EGU General Assembly 2020
© Author(s) 2020. This work is distributed under
the Creative Commons Attribution 4.0 License.

Vulnerability of subsea permafrost organic matter to degradation after thaw

Birgit Wild1,2, Natalia Shakhova3, Oleg Dudarev3,4, Alexey Ruban3, Denis Kosmach4, Vladimir Tumskoy5,6,7, Tommaso Tesi8, Hanna Joß1, Helena Alexanderson9,10, Martin Jakobsson2,11, Alexey Mazurov3, Igor Semiletov3,4, and Örjan Gustafsson1,2
Birgit Wild et al.
  • 1Department of Environmental Science, Stockholm University, Stockholm, Sweden (
  • 2Bolin Centre for Climate Research, Stockholm University, Stockholm, Sweden
  • 3Tomsk Polytechnic University, Tomsk, Russia
  • 4Pacific Oceanological Institute, Russian Academy of Sciences, Vladivostok, Russia
  • 5Moscow State University, Moscow, Russia
  • 6Institute of Geography, Russian Academy of Sciences, Moscow, Russia
  • 7University of Tyumen, Tyumen, Russia
  • 8Institute of Polar Sciences, National Research Council, Bologna, Italy
  • 9Department of Geology, Lund University, Lund, Sweden
  • 10Department of Geosciences, UiT Arctic University of Norway, Tromsø, Norway
  • 11Department of Geological Sciences, Stockholm University, Stockholm, Sweden

Subsea permafrost contains a potentially large and vulnerable organic carbon pool that might be or become a source of greenhouse gases to the atmosphere. While organic carbon stocks and vulnerability of terrestrial permafrost are increasingly well constrained, the dynamics of subsea permafrost remain highly uncertain due to limited observational data from these hard-to-access systems. Based on a unique set of drill cores from the near-coastal Laptev Sea, we here assess the vulnerability of subsea permafrost organic matter to degradation after thaw. To that end, we combine biomarker analyses of organic matter above and below the in-situ thaw front with incubation of subsea permafrost material in the laboratory. Biomarker degradation proxies based on the lignin phenol composition of organic matter (acid/aldehyde ratios of syringyl and vanillyl phenols; 3,5-dihydroxybenzoic acid/vanillyl ratio) suggest an overall low degradation state of lignin compared to terrestrial permafrost deposits and marine sediments in the region, and no systematic change across the thaw front. These lignin-based proxies are mostly sensitive to degradation under oxic conditions, i.e. before organic matter burial in subsea permafrost deposits, and less to degradation under anoxic conditions that prevail at the thaw front of subsea permafrost. Lignin phenol proxies will therefore be complemented by other biomarker degradation proxies sensitive to degradation under anoxic conditions, as well as by first data from incubation of subsea permafrost material under cold, anoxic conditions. Together, these data will enhance our understanding of organic matter in subsea permafrost, its vulnerability to degradation after thaw and the potential for greenhouse gas emissions from this system.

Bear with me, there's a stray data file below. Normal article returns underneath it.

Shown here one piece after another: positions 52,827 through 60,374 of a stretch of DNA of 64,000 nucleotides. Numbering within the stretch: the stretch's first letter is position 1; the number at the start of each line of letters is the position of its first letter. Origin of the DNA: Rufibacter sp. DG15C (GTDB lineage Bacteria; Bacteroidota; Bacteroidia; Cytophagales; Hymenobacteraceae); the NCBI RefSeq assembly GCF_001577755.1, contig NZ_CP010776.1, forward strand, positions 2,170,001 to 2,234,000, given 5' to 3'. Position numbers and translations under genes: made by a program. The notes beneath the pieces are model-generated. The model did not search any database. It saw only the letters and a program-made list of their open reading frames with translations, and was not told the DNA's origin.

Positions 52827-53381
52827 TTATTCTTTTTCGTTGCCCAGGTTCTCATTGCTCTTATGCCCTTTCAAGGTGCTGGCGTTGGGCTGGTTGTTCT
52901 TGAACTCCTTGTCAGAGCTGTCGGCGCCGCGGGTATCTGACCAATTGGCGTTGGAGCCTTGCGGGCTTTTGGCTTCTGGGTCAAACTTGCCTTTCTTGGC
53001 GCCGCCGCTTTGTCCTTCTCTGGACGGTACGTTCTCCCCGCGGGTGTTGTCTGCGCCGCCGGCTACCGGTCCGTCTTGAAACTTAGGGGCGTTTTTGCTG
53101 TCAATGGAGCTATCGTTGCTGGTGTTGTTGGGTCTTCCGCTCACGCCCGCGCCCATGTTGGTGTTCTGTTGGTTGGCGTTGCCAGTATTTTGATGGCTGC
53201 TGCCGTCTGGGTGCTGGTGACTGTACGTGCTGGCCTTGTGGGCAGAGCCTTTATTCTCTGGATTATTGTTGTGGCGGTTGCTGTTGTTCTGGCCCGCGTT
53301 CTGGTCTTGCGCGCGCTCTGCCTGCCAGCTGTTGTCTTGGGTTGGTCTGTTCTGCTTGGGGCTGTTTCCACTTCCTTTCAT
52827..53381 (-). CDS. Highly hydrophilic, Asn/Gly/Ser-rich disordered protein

How to cite: Wild, B., Shakhova, N., Dudarev, O., Ruban, A., Kosmach, D., Tumskoy, V., Tesi, T., Joß, H., Alexanderson, H., Jakobsson, M., Mazurov, A., Semiletov, I., and Gustafsson, Ö.: Vulnerability of subsea permafrost organic matter to degradation after thaw, EGU General Assembly 2020, Online, 4–8 May 2020, EGU2020-17935,, 2020